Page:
Global Water Futures reaches its finale

Guest Contributor
August 9, 2023

Seven years ago, Global Water Futures (GWF) was formed to propel Canadian water science forward. This spring, the organization marked its finale. Mostly.

Water scientists from across the country — students, professors, and post-docs — came together in Saskatoon to mark the finale. In addition to the usual science conference fare of discussions and poster sessions there was music and art directly inspired by and created through GWF projects.

The last in-person GWF collaborator meeting had taken place in 2019, adding to the sense of excitement and celebration of the gathering, a culmination of the attendees’ work over the past seven years.

“The finale marks the end of an era and leaves a legacy,” said Dr. John Pomeroy, GWF’s director and a long-time leader in Canadian hydrology. “A legacy that will benefit Canadians for generations through some fundamental changes in how we apply solutions to water problems.”

The end of this era was always planned. GWF had been formed under the auspices of a seven-year non-renewable Canada First Research Excellence Grant. This covered roughly one quarter of the organization’s operational costs. The rest came from a combination of-in kind and cash contributions, coordinated through the four partner universities responsible for the organization: the University of Saskatchewan, where operations were housed, University of Waterloo, Wilfrid Laurier University and McMaster University. Further federal, Tri-Council, and Canada Foundation for Innovation funding also contributed to operations.

“At the end of the day, we funded 213 professors at 23 universities across Canada and they've together hired almost 2,000 students and researchers, technicians, engineers and others,” Pomeroy told Research Money. He noted, however, that this number may increase.

GWF has built 64 research basins across the country — from BC to Quebec and the remote far north. Most of these projects have been completed, and the countrywide research stations provided robust data for the nation’s water scientists. But the pandemic years slowed progress for GWF — Pomeroy says that covid “had a tremendous impact on operations,” necessitating a two-year extension to complete all projects.

Among the challenges: inability to travel to Indigenous communities in Northern Canada, difficulty hiring students and bringing researchers, and lab closures. Water monitoring research requires a high level of human input, requiring everything from a chemistry lab in Ontario to field technicians adept in mountaineering in the Rockies.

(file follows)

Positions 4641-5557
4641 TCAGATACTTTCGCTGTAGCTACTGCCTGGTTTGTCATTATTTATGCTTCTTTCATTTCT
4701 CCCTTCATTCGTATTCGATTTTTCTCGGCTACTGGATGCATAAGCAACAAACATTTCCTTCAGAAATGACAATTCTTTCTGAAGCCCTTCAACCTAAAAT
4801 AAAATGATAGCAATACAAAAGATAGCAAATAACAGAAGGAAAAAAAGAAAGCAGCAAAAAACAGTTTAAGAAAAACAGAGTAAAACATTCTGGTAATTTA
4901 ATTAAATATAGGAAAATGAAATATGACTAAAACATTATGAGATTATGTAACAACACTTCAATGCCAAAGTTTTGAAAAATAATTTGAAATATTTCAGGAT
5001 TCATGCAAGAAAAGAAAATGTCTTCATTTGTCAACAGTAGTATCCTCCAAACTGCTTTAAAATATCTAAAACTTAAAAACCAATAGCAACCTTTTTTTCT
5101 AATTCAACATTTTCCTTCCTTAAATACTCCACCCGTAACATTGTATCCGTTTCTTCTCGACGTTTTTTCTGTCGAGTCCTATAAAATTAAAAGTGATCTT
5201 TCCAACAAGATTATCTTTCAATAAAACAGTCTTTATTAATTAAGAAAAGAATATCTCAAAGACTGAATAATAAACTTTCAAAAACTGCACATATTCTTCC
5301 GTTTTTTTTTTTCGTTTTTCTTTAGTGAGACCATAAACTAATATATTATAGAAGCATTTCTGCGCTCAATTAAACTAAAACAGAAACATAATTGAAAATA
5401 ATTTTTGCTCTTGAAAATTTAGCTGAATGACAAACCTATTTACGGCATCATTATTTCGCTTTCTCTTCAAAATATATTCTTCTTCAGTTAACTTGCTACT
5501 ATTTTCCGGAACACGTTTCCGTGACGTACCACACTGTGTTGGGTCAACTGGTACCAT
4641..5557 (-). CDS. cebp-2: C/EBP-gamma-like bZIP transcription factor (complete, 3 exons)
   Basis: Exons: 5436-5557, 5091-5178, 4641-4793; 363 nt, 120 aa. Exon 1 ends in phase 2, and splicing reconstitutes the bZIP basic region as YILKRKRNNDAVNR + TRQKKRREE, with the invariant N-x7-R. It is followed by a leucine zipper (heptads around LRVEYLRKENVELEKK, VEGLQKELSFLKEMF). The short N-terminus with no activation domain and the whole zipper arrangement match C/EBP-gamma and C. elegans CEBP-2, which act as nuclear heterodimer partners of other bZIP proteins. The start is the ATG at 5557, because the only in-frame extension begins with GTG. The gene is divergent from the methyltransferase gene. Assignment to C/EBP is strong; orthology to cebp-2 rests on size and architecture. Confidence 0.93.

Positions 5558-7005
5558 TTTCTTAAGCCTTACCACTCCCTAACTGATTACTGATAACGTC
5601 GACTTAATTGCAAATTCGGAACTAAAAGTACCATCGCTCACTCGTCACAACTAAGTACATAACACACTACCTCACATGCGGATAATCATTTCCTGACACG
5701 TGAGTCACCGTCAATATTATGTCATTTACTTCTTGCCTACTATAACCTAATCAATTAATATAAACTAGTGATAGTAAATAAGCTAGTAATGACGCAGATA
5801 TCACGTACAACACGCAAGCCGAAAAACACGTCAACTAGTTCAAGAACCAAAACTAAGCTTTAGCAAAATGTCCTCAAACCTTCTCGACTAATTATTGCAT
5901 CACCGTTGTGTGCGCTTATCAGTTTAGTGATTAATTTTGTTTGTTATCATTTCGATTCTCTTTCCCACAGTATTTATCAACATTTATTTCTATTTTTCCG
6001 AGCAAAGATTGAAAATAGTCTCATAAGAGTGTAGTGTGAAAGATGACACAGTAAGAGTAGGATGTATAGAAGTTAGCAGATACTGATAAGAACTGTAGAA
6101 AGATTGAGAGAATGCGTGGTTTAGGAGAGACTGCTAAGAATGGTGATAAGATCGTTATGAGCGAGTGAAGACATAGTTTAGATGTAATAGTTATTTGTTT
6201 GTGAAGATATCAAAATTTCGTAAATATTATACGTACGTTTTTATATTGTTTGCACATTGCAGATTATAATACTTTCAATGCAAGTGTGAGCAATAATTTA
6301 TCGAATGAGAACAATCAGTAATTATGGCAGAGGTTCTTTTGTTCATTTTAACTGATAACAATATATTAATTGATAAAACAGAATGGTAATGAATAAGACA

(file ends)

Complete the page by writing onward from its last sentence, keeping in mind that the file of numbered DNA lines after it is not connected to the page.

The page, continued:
The ambitious scale of operations also meant these challenges could be met with some flexibility. Redirecting entire programs to adapt to pandemic restrictions was not out-of-the question, and plans to do so could be designed bottom-up. The 64 project groups operated day-to-day, somewhat independently, with full organization-level operations meetings bi-annually.

Once these projects also wrap up, GWF is not going away; it is in the midst of transitioning, under the guise of the Global Water Futures Observatories project. The Canada First Research Excellence grant that originally launched the organization supported a much larger scale of operations than was originally envisioned for GWF Observatories. Instead of building new observatories, and forming new research networks, the emphasis of the new organization is on maintenance.

A new CFI grant for GWF Observatories is active until 2029, providing $40 million under a renewable granting format, which requires GWF to independently fund 60 percent of operations. The funding maintains operations for the research basins, 20 major labs, and other water monitoring systems.

“It also allows us to keep a small core secretariat for Global Water Futures intact,” said Pomeroy, “because we're still hopeful we'll be able to bring other major research projects and leverage those observatories, as we as we did for the main GWF program.”

International collaborations also mark the path forward: GWF scientists are involved with the Cooperative Institute for Research Operations in Hydrology, for example, aiming to build out a US water model, based on GWF’s work on the Canadian model.

“We have demonstrated the ability to run these globally…in the Himalayas, the Tibetan Plateau, the mountains of Central Asia, the Andes, the Rockies through North America, the Pyrenees, the Alps,” Pomeroy concluded. “Some of the models are the most sophisticated that exist.”


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